scrape the ends a few times to reduce the size of the thread a bit. Then, rub the end through the beeswax , several times,
and this will force the ends together, to form somewhat of a point, to allow threading of the needle.
Candle wax, or paraffin, is a good substitute, if you cant find beeswax. rub what ever you use, the whole length of the thread, till it feels
slick, or you can tell, the wax has been worked into the body of the thread. Waxing, is a very important step, if you want
success, with the thread lasting long enough to complete the job
Prepping the the thread for the needle
With using beeswax, or parrafin, rub the length of the thread between wax and forefinger. Really rub it well into the thread. Finally, polish and remove the excess by stripping it through some scrap cloth, which still leaves the thread totally "waxed"
In example A, it shows bare thread. B shows the end scrapped and thinned using a dull edge of a knife, you want to remove the excess material. C shows the end and thread waxed and tapered as per above description.
In the picture too the right, the thread has been passed through the eye, and the NEEDLE then passed through the body of the thread, then forming the loop shown. Use plenty of wax on this portion to assist in securing the needle in place while sewing.
Generally a thread length of a couple of feet is long enough to do most small projects.
You of course have to make some holes. Shown is a classic saddlers awl, it has an elongated diamond shape, and the resulting holes, which are spaced in an exaggerated manner, normal hole spacing is equal to the total thickness of leather, not a written in stone rule, but one to consider. You might be sewing heavy leather, but any hole spacing less than 5 per inch starts looking a little dorky. A typical spacing for most sheath work would be 6 or 7 to an inch.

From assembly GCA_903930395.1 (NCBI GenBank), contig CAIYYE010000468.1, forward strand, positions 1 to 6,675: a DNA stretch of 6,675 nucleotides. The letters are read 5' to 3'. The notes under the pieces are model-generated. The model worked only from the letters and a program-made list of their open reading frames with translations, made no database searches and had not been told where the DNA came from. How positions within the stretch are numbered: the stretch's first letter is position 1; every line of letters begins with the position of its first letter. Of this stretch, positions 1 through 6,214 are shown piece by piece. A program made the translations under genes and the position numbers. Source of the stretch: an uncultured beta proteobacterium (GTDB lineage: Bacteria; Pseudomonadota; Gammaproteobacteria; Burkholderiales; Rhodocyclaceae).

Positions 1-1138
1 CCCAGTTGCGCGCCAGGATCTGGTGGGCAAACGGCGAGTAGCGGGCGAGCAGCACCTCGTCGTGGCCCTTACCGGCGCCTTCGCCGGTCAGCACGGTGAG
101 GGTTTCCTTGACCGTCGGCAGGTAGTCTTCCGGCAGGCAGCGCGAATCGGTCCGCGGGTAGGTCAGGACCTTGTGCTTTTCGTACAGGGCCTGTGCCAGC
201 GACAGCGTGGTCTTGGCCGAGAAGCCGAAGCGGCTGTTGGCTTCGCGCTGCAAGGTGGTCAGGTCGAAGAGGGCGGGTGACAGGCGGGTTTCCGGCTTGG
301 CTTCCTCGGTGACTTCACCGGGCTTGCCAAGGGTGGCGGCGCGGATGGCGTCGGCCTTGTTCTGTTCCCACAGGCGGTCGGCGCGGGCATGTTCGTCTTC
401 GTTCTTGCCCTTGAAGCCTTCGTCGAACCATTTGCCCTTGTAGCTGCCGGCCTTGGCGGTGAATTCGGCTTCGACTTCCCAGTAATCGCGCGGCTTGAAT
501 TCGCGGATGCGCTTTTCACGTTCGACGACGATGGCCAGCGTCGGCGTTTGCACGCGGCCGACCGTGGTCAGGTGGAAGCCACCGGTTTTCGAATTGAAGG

Some guys of course choose to use a drill press and drill their holes, while sheaths have little strength and flexing issues, drilling the hole is technically a bad suggestion, as the hole then can not "close back' around the thread body. Drilling is not something a professional saddle maker would do. But again, a knife sheath is not a saddle nor pair of boots that get twisted and tweaked to add very much stress on the stitch.
Hole spacing is laid out using dividers, a kitchen fork, etc, get creative if you dont have an awl laying around. Most folks have an old ice pick that could be converted as an example.
Remember in the above picture of the awl and holes, it has been enlarged to show detail, in real life, these holes are spaced perhaps 1/8 maximum.
In the left picture, the needle has been inserted up from the bottom, into the first hole. The pencil lines simply show the hole location for purposes of the picture. In the right hand picture, the SAME needle from the left picture has then been inserted into the next hole from the top to bottom.
In the next picture, the lower needle/thread has been inserted up from the bottom ALONGSIDE the thread now filling the hole. Take care to insert the needle ALONGSIDE the thread, do not PIERCE it!
The loop of course is temporary, the stitch has yet to be pulled snugly, as seen in the next picture, with the top needle then being inserted into the next hole awaiting, to repeat till finished.